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Denis Cooper

"I believe that hierarchy and inequality are innate to all human societies, and that attempts by governments to alter this fact are futile and counterproductive."

Agreed, but what a government can do is:

a) Promote social mobility, so that a child born at one level in the social hierarchy is not necessarily destined to remain at that level for the rest of his life, but can rise or fall according to his personal merit.

b) Try to ensure that the inequality does not become so extreme that the society splits apart, at worst in revolution and civil war.


Denis - it is arguable that Governments (and religions) cause civil war and revolution.

Sean Fear is right - restrict Government to national interests and protection, and let the rest of us get on with our lives, linking with communities and charities as it suits us at different times of our lives.

The Welfare State and the Nanny State are pernicious destroyers of social/community morality.


if wealth passes through families, there shouldn't be any path to civil war. Only in the good old days when capital was the exclusive preserve of one class of people could wealth bullding act as a precursor to war or revolution.

today any family can rise (if we improve education) and any family can go into decline. nature's socialism ensures that a high performing generation is usually followed by a series of low performing ones.

A family only produces a high performer about every fifth generation or so on average. There is no need for the state to break up holdings of wealth. nature does it quite effectively enough. if the state intervenes to accelerate the decline of familes, who gains?


You are perpetuating a historic myth, at least as far as England is concerned, that capital was restricted to one class, and that social mobility came about in the 20th Century.

In fact, the structure of English (I use the word advisedly)society going back centuries shows considerable movement back and forth between classes, a factor that has contributed to a reasonably stable history - in comparison to our European neighbours.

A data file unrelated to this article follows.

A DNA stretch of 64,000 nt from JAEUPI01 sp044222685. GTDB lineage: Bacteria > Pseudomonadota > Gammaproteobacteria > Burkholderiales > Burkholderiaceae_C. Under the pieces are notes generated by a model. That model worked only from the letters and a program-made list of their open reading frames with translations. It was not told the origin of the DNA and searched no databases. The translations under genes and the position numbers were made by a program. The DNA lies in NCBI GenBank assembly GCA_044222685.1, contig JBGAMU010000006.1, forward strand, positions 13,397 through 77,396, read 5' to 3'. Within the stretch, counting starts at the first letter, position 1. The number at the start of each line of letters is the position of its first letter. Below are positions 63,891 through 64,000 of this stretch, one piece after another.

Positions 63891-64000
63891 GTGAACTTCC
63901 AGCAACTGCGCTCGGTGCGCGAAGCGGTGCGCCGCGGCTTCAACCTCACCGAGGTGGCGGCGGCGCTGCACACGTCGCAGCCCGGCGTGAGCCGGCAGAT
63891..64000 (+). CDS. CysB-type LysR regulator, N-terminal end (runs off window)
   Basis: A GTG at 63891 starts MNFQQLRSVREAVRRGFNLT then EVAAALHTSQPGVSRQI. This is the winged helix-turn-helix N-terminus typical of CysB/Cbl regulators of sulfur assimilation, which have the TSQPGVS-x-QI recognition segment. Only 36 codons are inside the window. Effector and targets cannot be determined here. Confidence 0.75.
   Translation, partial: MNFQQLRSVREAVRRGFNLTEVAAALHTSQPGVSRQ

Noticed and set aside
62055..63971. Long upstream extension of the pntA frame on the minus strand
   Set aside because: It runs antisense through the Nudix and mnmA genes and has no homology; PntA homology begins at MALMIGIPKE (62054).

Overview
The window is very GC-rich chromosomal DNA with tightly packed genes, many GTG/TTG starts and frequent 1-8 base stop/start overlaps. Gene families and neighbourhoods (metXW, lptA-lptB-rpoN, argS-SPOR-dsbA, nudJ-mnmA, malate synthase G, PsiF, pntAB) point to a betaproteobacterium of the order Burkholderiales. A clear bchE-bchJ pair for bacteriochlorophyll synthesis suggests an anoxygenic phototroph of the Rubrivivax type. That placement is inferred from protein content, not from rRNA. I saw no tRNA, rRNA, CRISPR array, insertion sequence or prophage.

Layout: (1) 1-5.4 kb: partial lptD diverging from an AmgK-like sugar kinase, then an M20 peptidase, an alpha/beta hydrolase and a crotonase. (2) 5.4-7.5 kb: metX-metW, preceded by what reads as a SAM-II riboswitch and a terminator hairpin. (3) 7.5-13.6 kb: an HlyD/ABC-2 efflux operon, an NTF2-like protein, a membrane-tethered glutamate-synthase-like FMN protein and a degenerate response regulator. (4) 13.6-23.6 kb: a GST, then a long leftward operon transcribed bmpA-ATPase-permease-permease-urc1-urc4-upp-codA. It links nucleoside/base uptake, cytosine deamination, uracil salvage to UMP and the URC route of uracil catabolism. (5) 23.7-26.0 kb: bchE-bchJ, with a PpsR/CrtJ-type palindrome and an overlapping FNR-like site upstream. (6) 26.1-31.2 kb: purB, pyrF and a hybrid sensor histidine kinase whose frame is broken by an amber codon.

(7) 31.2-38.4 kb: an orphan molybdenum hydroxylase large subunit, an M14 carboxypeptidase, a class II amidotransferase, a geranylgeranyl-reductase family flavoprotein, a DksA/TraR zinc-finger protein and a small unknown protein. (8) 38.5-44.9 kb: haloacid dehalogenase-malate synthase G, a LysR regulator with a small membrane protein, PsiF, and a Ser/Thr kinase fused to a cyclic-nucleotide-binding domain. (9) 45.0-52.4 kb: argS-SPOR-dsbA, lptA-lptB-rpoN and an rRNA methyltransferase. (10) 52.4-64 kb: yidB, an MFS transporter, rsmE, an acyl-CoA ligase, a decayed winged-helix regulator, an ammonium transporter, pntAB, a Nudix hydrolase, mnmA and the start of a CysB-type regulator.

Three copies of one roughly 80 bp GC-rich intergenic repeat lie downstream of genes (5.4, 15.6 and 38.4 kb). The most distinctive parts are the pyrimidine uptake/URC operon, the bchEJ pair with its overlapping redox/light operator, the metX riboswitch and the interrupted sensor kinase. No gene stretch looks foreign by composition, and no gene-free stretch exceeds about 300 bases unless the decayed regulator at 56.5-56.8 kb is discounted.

This is not to deny the Civil War or the Peterloo Massacre or any other results of the efforts to change/modernise society, it just means we've tended to cope better than many other countries.

Michael Ehioze-Ediae

I believe that the government should also provide assistance to the down-trodden in society. Although, the assistance should not create a culture of dependency.

We are one nation and thus, we have a moral duty to care for our fellow citizens.

Denis Cooper

I agree with you sim, that throughout most periods of history English society has been better than most at forestalling violent class warfare. It goes back a very long way, and arguably has its roots in pre-Conquest Anglo-Saxon society and the age-old customs of those Germanic tribes which escaped absorption into the Roman Empire. Therefore when I say that promoting social mobility should be an important consideration for any British government it's not because I'm some kind of bolshevik, it's because I'm English and I want to see that tradition continued.

The way to do that while minimising the dependency of adults on the state is to give every child a good start in life, whatever the circumstances of his family.

Denis Cooper

tapestry @ 18:40 -

"There is no need for the state to break up holdings of wealth."

If you're referring to IHT, at present the effect of that is not to "break up" holdings of wealth, but to erode them by an absolute maximum of 40%.

94% of estates - no tax. 6% of estates - tax between zero and maximum of 40%.

Illustrative example of where IHT is paid - surviving parent dies in his 70's or 80's, leaving an estate of £500,000 without taking any precautions against IHT.

After £285,000 nil rate band, 40% of £215,000 = £86,000, overall tax rate = 17% of gross estate. As most of the estate consists of a house bought when home buyers benefited from mortgage interest tax relief, the IHT paid now after the death of the purchaser effectively recovers income tax which he would have paid then if that scheme had not been put in place to encourage home ownership.

Only child in his 40's or 50's, who after a good start in life thanks to his relatively well-to-do parents already has his own house, now inherits £414,000 - about as much as the average worker earns over 20 years, gross - and complains that his unearned, windfall, inheritance has been taxed at 17%.

I find it hard to feel a lot of sympathy for a case like that. In fact I'd rather reserve my sympathy for members of the next generation along, who know that if they go to university they'll start their working lives with massive debts, plus in any case they'll have to feed enormous sums into the bottom of the housing market which will eventually come out of the market in the form of somebody's inheritance.

Daniel Vince-Archer

Sean, your weekly column on PB.com is always interesting and informative.

Sean Fear

Thank you, Daniel.

Mary Allen

You believe that inequality is 'innate to all human societies' - wow, what made you so bitter and twisted Sean? Inequality should certainly NOT be a component of a 'human' society. A Tory society yes, but not a 'human' society.

Sean Fear

Name a society in which inequality doesn't exist, Mary.


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